There is a wild story to this commercial and viewers need to see how it plays out, keeping immersion high.  Not only did Mint Mobile deliver a high-immersion message, the ad was humorous and they did it all in 30 seconds.  We also found that women had 7% greater immersion in this commercial than did men. This fits with the scientific literature that shows women experience disgust, which was used in the ad, more than men.

Nearly all of the Super Bowl commercials we tested were quite good.  The top 10 most immersive commercials were 16.3% above the immersion benchmark for advertising.  That is almost a full standard deviation better than the typical commercial.  Even the 10 lowest immersion commercials shown during the 2019 Super Bowl were, on average, 4.6% above benchmark.  Advertisers and their agencies pulled out all the stops to create exceptional content. Immersion was not affected by the quarter the commercial aired, or if it aired at half-time, nor did famous celebrities produce higher immersion commercials.  Our analysis found that averaging across all the commercials, men were more immersed than were women, and being a football fan not did not affect immersion.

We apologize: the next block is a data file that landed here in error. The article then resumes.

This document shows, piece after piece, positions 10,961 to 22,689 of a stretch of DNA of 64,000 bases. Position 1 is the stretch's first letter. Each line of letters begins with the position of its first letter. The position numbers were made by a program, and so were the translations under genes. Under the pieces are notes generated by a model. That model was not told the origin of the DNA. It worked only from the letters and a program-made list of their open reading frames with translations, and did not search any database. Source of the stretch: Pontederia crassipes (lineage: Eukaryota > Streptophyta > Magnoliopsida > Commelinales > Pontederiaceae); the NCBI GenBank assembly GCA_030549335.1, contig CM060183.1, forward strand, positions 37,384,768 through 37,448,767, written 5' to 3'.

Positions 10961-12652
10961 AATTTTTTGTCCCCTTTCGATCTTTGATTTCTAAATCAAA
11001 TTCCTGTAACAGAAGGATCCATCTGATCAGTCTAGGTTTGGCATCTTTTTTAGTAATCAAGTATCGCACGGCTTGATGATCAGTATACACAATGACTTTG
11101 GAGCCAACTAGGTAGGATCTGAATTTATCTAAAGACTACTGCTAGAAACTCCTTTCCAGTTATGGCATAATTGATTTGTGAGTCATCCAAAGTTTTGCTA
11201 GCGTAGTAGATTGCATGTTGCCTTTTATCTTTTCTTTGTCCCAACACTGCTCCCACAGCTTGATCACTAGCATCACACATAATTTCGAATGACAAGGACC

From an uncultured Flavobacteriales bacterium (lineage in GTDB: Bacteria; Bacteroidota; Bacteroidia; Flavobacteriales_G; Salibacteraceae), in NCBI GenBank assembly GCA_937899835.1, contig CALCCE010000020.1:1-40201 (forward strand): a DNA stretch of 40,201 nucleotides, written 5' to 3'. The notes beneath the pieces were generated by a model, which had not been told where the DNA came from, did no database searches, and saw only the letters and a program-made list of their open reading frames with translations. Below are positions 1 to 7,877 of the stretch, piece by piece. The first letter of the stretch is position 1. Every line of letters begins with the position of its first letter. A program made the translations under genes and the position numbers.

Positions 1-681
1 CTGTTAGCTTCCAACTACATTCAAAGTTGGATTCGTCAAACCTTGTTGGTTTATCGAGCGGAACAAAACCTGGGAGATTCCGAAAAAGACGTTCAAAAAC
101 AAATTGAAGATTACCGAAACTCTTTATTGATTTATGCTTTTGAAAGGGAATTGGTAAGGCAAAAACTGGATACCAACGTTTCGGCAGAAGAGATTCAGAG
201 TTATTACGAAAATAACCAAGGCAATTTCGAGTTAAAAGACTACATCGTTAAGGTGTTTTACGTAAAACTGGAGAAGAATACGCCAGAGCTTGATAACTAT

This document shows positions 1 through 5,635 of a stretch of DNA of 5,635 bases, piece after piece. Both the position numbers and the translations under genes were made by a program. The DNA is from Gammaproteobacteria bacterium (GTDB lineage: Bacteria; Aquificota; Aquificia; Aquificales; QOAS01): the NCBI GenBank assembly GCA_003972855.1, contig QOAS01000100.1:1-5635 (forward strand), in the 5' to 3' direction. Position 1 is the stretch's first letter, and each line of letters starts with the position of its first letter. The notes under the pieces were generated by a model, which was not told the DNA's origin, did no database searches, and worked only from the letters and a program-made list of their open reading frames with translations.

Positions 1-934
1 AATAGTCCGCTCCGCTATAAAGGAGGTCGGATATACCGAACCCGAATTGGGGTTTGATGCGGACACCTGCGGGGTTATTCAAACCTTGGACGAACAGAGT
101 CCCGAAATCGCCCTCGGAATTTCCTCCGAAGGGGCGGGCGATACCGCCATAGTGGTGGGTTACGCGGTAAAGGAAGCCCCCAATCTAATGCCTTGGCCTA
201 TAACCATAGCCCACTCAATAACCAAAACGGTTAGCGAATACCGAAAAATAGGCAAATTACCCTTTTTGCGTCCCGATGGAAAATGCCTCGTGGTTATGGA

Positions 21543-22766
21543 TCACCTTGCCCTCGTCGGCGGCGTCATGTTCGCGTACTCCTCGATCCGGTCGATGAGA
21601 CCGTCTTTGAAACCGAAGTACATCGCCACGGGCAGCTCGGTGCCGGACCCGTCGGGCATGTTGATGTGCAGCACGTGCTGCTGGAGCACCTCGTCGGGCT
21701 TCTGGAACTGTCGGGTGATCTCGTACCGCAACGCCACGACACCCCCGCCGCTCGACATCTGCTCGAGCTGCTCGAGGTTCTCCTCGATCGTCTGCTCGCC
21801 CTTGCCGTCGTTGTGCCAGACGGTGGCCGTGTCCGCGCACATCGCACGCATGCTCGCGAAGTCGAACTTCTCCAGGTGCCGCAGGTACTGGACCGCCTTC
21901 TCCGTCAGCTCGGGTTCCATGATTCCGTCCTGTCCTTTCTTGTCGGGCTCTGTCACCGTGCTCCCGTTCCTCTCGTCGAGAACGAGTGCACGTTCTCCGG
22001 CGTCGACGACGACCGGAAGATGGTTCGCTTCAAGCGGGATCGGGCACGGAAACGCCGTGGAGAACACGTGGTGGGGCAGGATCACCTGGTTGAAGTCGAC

Shorter is Better

USA Today’s Ad Meter “liking” rating put the NFL commercial 100 Year Game as the top ad followed by Amazon Alexa’s Not Everything Makes the Cut.  The second-by-second immersion for the NFL’s two-minute commercial shows why it was ranked 38th for immersion: the ad content (loose football picked up by famous player) recurs over and over. The ad is predictable, so immersion is not sustained.  Amazon’s 90-second commercial did better, ranking 12th for immersion. How could both ads improve? Our analysis showed that both commercials were too long. They would have generated higher immersion if just the first 30 seconds of both commercials were shown, as visualized below.  If this were the case, the NFL commercial would have been the 9th most immersive and Amazon’s would have been the 3rd most immersive.  Had these advertisers run 30 second commercials, they would have more powerfully impacted viewers’ brains, they would have saved $16M and $11M in reduced air-time costs, and they would have saved millions in production costs.  Bottom line: a longer commercial does not produce more impact on the brain – tight, hard-hitting storytelling is what drives immersion and sales up.